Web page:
The Badgers were able to extend their lead 6:41 into the third period on Joseph LaBate's fifth goal of the season. The rangy winger carried the puck into the zone and let a wrist shot fly. After hitting the stick of a PSU defenseman, the puck fooled Skoff and found the back of the net.

The Nittany Lions would get a soft goal of their own just seven seconds later. A turnover on the faceoff at center ice saw Penn State's Holstrom carry the puck into the attacking zone. Holstrom fired a long-range wrister that fooled Wisconsin goaltender Landon Peterson.

Later in the third period with UW's Michael Mersch in the box, Penn State would tie things up on the man advantage. Peterson went for a poke-check, but Penn State's Bailey had quicker hands and pushed it through the legs of the Badger net-minder to tie the game at two.

"The first one was a shot and hit off our defensemen's glove and I lost it," Peterson said after the game. "The second one, I was trying to clear the puck, get a poke check, and their guy beat me there and went five hole."

Despite the momentum change, Wisconsin still had plenty of opportunities to end the game in regulation. Unfortunately for the Badgers, Skoff was outstanding between the pipes for Penn State. Junior center Mark Zengerle noted after the game that despite the play of Skoff, Wisconsin has to be better at finishing its chances.

"We had plenty of chances to kind of get that cushion to put them away," Zengerle said. "(Skoff) played pretty well, but at the same time, we have to finish our opportunities."

The Nittany Lions were the better team in the extra session, and were rewarded for their efforts with less than a minute remaining in the game. A failed clearing attempt in front of the Badger net was picked off by Holstrom, and he did the rest, slicing a shot past Peterson for the game winner.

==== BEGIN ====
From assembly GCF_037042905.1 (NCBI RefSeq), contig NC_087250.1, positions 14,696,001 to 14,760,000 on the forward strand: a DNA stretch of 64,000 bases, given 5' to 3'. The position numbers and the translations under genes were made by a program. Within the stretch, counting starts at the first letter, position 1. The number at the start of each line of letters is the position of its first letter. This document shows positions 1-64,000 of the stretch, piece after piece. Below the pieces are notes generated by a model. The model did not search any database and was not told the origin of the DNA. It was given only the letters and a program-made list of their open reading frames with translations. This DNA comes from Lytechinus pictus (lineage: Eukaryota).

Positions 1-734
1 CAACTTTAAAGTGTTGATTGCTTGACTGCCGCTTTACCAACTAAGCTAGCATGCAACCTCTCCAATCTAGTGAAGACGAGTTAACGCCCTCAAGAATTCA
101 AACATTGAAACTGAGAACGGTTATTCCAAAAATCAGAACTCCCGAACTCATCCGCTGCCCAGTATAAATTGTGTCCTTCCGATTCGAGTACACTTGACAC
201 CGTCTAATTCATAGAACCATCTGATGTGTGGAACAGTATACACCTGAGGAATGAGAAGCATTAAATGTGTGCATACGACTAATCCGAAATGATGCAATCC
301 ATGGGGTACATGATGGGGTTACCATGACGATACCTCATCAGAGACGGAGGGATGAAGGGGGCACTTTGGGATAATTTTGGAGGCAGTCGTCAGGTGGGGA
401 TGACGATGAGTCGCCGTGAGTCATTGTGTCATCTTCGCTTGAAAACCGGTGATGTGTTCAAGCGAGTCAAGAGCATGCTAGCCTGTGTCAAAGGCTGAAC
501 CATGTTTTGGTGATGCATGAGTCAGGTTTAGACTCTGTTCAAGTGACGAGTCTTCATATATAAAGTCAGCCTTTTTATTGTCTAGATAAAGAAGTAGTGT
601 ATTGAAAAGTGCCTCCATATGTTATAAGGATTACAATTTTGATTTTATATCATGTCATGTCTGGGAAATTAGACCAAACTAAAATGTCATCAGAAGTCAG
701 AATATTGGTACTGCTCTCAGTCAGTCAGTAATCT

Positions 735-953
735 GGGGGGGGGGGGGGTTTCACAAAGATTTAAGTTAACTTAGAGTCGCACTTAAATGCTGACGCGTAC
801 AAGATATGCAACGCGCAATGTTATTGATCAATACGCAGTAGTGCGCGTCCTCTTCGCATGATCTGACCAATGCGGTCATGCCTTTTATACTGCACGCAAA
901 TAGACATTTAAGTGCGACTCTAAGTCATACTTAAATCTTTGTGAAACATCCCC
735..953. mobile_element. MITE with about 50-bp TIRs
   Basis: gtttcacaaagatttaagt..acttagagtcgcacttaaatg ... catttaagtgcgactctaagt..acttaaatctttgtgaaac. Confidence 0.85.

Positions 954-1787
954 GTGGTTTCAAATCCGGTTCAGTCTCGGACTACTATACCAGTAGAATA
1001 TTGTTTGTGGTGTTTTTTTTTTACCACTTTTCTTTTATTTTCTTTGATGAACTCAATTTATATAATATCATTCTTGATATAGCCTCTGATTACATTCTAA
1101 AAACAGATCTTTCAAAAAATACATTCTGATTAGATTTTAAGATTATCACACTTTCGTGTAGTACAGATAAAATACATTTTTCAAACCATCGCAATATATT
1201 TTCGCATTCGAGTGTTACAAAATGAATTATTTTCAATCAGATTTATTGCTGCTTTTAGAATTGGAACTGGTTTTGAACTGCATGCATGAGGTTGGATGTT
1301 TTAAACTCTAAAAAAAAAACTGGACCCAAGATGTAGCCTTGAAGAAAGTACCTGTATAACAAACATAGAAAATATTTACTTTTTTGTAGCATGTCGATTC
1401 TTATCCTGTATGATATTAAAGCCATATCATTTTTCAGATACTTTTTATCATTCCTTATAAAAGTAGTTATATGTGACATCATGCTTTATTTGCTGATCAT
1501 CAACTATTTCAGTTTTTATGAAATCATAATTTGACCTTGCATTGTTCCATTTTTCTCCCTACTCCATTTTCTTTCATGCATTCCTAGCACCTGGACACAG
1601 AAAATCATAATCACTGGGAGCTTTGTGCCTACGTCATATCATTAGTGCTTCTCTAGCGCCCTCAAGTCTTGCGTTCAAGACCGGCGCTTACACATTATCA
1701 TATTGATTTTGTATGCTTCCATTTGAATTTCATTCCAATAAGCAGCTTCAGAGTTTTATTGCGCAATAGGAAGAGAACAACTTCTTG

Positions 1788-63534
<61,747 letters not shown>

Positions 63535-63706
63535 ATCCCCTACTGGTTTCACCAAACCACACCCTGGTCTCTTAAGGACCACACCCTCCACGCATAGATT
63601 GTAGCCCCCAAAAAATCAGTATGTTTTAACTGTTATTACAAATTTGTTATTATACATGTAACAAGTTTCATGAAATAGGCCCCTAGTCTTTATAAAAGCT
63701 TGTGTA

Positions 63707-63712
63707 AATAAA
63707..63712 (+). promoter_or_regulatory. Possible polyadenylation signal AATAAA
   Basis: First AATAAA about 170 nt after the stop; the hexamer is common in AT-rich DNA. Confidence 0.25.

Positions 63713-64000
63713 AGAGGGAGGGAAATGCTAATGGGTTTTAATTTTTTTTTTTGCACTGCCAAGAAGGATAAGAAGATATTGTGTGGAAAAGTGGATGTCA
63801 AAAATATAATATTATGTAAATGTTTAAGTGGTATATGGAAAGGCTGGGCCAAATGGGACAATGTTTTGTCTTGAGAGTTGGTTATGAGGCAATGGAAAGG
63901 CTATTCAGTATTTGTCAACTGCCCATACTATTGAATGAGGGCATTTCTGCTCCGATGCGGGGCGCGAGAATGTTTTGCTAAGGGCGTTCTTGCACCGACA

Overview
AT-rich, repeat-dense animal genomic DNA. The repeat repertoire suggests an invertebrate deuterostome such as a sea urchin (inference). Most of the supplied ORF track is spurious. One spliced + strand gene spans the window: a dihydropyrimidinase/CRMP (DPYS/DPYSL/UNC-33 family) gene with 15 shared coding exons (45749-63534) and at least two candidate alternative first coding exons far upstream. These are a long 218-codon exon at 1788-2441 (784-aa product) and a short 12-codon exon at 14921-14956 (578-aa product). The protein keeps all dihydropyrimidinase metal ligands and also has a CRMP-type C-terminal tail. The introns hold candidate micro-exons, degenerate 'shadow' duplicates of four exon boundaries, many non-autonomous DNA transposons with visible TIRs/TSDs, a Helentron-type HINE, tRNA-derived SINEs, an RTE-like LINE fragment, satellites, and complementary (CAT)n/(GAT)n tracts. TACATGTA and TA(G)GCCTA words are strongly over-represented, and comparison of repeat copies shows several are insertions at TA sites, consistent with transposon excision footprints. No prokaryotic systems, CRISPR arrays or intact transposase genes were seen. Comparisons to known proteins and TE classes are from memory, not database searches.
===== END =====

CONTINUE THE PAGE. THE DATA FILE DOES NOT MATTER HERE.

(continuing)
For a Wisconsin team who has come back from its 1-7-2 start to the season to pull all the way up to No. 17 in the Pairwise, this is a tough loss to swallow.

"I wouldn't say momentum has been lost, but yeah it's devastating," Zengerle said.

Wisconsin has four regular season games remaining -- two at Omaha next week, and two at the Coliseum the following weekend vs WCHA leading St. Cloud. At this point the Badgers have to be able put this behind them if they want to make something of the rest of the season.

"What can you do about it? It happened," UW sophomore Jake McCabe noted. "We’ve got to go back to work. We have to win out here. It’s obviously a painful loss, but we’ll start rebuilding right now and come back to work on Wednesday."

The loss is an embarrassing one for a school in Wisconsin which considers itself a national power. That said, they sure haven't played like one over the past handful of seasons.

If the Badgers don't make the NCAA tournament this season, it will mark the third year in a row and the fifth in the past seven that Eaves has failed to lead his club to the tournament.

Unacceptable results from a program of this prestige.

For more Wisconsin hockey coverage, follow Andy on Twitter (@AndyJohnsonB5Q)

You can also reach Andy via e-mail (